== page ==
Bear Market

Goldman Says OPEC Deal May Add Up To $10 To Price Of Oil, Two Days After Cutting Oil Price Target By $7

Goldman has done it again. Two days after the central banker-incubator cut its year end price target from $50 to $43, and followed the next day by a report in which it said that not even an OPEC deal would stop oil going lower, overnight the same analyst said that the OPEC agreement will "likely provide support to prices, at least in the short term" and added that the announced production quota should boost the price of oil by $7/bbl - $10/bbl.

Global Central Bank-Driven Stock Rally Fizzles; Crude Rebounds On Saudi Oil Production Cut Report

Until minutes ago, this week's rebound in global equities appeared to be running out of steam as oil retreated from a two-week high and a dollar slide ended.  However, as noted just around 6am, Reuters reported, citing as it usually does various "anonymous sources", that in a radical departure from its long-held policy of not cutting production, Saudi Arabia was prepared to cut production on condition that Iran freezes output, which led to an instant spike in crude.

Bob Farrell's (Illustrated) 10-Investment Rules

Regardless of how many times we discuss these issues, quote successful investors, or warn of the dangers – the response from both individuals and investment professionals is always the same... “I am a long term, fundamental value, investor.  So these rules don’t really apply to me.” No, you’re not. Yes, they do. Individuals are long term investors only as long as the markets are rising.

GoldCore's picture

Gold consolidated after the gains of last week when gold rose 0.25% from $1324/oz to $1328.80/oz. Indeed, it was gold’s second consecutive weekly higher close which is bullish from a technical perspective. Markets being sentiment and momentum driven this could mean the recent correction is over as technical driven traders are likely to take signal from this and go long gold.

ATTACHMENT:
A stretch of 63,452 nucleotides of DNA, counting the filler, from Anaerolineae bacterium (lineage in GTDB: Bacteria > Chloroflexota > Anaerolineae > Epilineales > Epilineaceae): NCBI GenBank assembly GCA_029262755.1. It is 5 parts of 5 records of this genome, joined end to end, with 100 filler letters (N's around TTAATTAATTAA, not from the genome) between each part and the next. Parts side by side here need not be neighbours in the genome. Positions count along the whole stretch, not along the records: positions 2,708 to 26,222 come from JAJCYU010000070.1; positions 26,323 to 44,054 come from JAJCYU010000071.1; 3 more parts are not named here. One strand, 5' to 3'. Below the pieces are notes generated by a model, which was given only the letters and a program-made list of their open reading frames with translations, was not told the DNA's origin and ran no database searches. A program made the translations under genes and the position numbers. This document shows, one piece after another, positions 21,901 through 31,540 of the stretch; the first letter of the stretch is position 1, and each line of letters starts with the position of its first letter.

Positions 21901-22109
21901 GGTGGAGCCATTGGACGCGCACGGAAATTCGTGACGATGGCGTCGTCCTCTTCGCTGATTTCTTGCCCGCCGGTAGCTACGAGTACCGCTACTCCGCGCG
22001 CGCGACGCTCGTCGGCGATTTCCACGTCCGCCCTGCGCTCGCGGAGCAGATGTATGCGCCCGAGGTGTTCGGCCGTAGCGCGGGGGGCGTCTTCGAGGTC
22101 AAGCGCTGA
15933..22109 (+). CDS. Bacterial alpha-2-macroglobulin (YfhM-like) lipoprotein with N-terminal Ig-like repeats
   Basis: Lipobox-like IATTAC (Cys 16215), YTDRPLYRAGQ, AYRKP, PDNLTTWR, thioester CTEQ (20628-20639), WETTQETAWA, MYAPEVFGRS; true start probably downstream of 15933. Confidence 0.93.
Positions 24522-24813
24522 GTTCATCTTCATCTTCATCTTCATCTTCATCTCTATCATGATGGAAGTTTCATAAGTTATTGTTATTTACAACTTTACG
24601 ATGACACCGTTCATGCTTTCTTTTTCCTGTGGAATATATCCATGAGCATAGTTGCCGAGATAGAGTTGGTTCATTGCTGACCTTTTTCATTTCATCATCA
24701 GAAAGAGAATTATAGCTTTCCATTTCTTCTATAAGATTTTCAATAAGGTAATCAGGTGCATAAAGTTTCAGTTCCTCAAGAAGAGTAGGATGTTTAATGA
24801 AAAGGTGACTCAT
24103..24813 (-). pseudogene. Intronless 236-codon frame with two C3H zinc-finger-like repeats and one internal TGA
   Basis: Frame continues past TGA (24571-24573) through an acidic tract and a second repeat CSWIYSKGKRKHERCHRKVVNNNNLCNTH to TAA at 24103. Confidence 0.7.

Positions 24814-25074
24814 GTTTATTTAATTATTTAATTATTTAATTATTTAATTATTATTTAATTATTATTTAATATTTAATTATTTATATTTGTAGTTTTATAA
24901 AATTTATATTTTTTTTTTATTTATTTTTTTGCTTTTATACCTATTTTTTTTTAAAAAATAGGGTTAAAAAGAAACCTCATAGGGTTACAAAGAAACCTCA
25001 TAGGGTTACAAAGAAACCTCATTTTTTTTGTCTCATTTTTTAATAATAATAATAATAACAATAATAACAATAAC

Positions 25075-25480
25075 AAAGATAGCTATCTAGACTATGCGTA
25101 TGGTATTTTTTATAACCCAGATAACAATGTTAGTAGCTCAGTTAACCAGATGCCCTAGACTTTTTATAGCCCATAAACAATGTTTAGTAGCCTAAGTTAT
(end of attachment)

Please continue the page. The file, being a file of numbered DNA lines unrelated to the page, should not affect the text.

What Happens When The "Fed Model" Breaks Down

"One thing we learnt from Japan is that the equity secular valuation bear market takes many economic cycles to unfold and ends when equities are ?dirt cheap?. US equities did not get dirt cheap in March 2009 at a Shiller PE of 14x - they just got cheap. To be dirt cheap they needed to half again from the 666 level they reached."

Albert Edwards Sees Shades Of 2007 In The Biggest Risk Facing The US Consumer

"The only thing keeping the US out of recession is the US consumer (see chart below). It is difficult to say consumption is driving the economy forward ? rather it is like a woodwormridden crutch creaking under the strain of holding up a deadweight economy. This  recovery ? the fourth longest in history ? is surely nearing its end."

Jim Rogers Explains What He Is Doing Before "The Next Time The World Comes To An End"

One week after RealVision brought us the latest Jeff Gundlach interview, in which the DoubleLine bond king explained why he is now "100% net short", on Friday Grant Williams interviewed Jim Rogers, in which George Soros' former partner (the two co-founded the Quantum Fund in 1973), is about as gloomy, warning "the next time the world comes to an end, it's going to be a bigger shock than we expect."

GoldCore's picture

Possibly, the most vitriolic, hateful and divisive election in U.S. history is set to be witnessed and this will likely lead to considerable volatility in markets and should see the dollar come under pressure. Seasonally gold is entering the sweet spot with the Autumn being gold's best season and with September being gold's best month (see chart)

Jim Grant: "This Will Turn Out To Be Very Bad For Many People"

"The stock market is at record highs and the bond market is acting as if this were the Great Depression... the Fed is virtually a hostage of the financial markets. When they sputter, let alone fall, the Fed frets and steps in... the Fed is justified in that belief because it is responsible to a great degree for the elevation of financial asset values... and to me, gold is a very timely way to invest in monetary disorder."